The Delirious Fictions of William Klein
The Criterion Collection’s Eclipse Series outdid itself with a three-DVD collection devoted to the cinematic output of William Klein, an American ex-pat living in Paris who found fame as a Vogue photographer in the 1960s before turning to cinema. Definitely products of their era and influences, Klein’s films are an anarchic blend of still and moving images, surrealism, pop-art aesthetics, satire and social critique.
The set includes Who Are You, Polly Magoo? (1966), a stylized skewer of the fashion industry filmed in beautiful blackand-white; Mr. Freedom (1969), a colorful romp that follows an American superhero to Paris to fight Communism; and The Model Couple (1977), a portrait of a married couple who agree to undergo a surveillance experiment that predates the contemporary reality-show craze by 30 years.
Six in Paris (1965)/Mister Lonely (2007)
Indie enfant terrible Harmony Korine (Gummo, Julien Donkey-Boy) quietly returned from a near-decade long sabbatical from feature filmmaking with a beautiful mess about a Michael Jackson impersonator in Paris (Milk’s Diego Luna) who runs away with a Marilyn Monroe impersonator (Samantha Morton) to a countryside estate inhabited by other celebrity wannabes. Really.
The ultimate, unflinching curio, Mister Lonely amazes and confounds as wonderfully staged sequences and tender moments butt heads with absolutely infuriating and often embarrassing bits. Reconciling these conflicts allows the film to remain with viewers long after the credits roll — whether the effect is intended is another story.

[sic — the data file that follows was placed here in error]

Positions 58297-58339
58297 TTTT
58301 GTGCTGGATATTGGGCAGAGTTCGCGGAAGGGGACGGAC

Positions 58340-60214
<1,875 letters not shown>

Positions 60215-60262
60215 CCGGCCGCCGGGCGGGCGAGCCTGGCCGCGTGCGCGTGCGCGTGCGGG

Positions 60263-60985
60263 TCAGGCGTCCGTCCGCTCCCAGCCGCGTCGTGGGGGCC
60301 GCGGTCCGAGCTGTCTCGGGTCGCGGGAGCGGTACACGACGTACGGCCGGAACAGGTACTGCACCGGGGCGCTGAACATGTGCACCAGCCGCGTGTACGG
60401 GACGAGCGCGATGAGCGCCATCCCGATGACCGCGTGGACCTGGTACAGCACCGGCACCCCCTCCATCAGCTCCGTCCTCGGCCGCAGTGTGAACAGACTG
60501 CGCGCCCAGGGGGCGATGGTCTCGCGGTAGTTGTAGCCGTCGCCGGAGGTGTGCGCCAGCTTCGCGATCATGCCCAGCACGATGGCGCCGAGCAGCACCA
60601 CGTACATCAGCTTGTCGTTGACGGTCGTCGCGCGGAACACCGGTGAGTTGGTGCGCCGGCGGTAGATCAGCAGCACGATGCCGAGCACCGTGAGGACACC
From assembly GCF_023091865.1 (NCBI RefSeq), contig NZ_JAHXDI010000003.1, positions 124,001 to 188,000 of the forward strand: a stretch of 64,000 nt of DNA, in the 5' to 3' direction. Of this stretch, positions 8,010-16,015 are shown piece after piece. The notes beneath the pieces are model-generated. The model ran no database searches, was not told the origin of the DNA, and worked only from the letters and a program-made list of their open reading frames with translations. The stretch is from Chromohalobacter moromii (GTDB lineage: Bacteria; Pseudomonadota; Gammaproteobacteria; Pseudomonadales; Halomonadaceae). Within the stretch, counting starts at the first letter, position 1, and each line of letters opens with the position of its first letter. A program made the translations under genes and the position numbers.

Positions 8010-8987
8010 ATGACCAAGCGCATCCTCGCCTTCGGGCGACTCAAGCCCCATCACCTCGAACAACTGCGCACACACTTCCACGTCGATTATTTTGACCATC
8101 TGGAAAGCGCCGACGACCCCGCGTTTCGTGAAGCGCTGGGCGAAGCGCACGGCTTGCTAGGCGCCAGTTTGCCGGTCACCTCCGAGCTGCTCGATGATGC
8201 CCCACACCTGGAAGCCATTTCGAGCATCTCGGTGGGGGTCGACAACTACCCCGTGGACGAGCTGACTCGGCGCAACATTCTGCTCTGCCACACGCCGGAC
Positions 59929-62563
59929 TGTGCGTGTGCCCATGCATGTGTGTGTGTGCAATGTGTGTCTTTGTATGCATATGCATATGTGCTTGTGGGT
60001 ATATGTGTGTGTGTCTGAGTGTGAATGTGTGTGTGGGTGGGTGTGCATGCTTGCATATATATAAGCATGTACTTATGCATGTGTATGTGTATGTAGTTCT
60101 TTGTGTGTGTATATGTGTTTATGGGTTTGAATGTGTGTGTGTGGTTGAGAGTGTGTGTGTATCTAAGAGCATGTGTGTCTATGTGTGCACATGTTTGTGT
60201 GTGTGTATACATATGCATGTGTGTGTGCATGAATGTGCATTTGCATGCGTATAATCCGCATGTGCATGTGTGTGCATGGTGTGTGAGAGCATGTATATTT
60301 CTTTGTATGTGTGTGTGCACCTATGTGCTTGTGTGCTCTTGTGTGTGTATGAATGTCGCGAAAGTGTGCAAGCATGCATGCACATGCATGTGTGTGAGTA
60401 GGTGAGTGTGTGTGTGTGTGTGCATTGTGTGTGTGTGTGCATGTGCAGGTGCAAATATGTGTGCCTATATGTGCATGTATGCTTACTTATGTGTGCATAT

Hammer Films: Icons of Horror Collection
The long-anticipated release of rarities from Britain’s premiere horror house, Hammer Films, was cause for celebration. Made in conjunction with Columbia Pictures, the four featured gems fall in the shadow of the studio’s more famous Universal collaborations, but they are pure Hammer, deep with Gothic atmosphere, studied chills and pure entertainment chops.
The two-DVD set includes The Two Faces of Dr. Jekyll (1960), Scream of Fear (1961), The Curse of the Mummy’s Tomb (1964) and my personal favorite, The Gorgon (1964), a fun spooker starring Christopher Lee and Peter Cushing that finds the snake-headed Medusa of Greek myth terrorizing the British moors. Weirdly brilliant!
And This Is Free (1964)
Mike Shea’s cinema verite classic is a lesson in the Blues told through Chicago’s long-gone Maxwell Street open-air market — an unparalleled melting pot of ethic, social, commercial, culinary and, most importantly, musical influences.
Anything and everything, legal and illegal, could be found on Maxwell Street, but the music was the star. And This Is Free captures blisteringly raw Blues and Gospel performed street-side by musicians integral to both the Chicago Blues sound and the history of music itself — Robert Nighthawk, Blind Arvella Gray, Carrie Robinson, Floyd Jones, Jim Brewer and more.
In addition to the film, Shanachie’s release contains valuable historical bonus features, a CD of Maxwell Street blues regulars (including Muddy Waters, Jimmy Rogers and Little Walter) and a booklet full of reminiscences. Essential.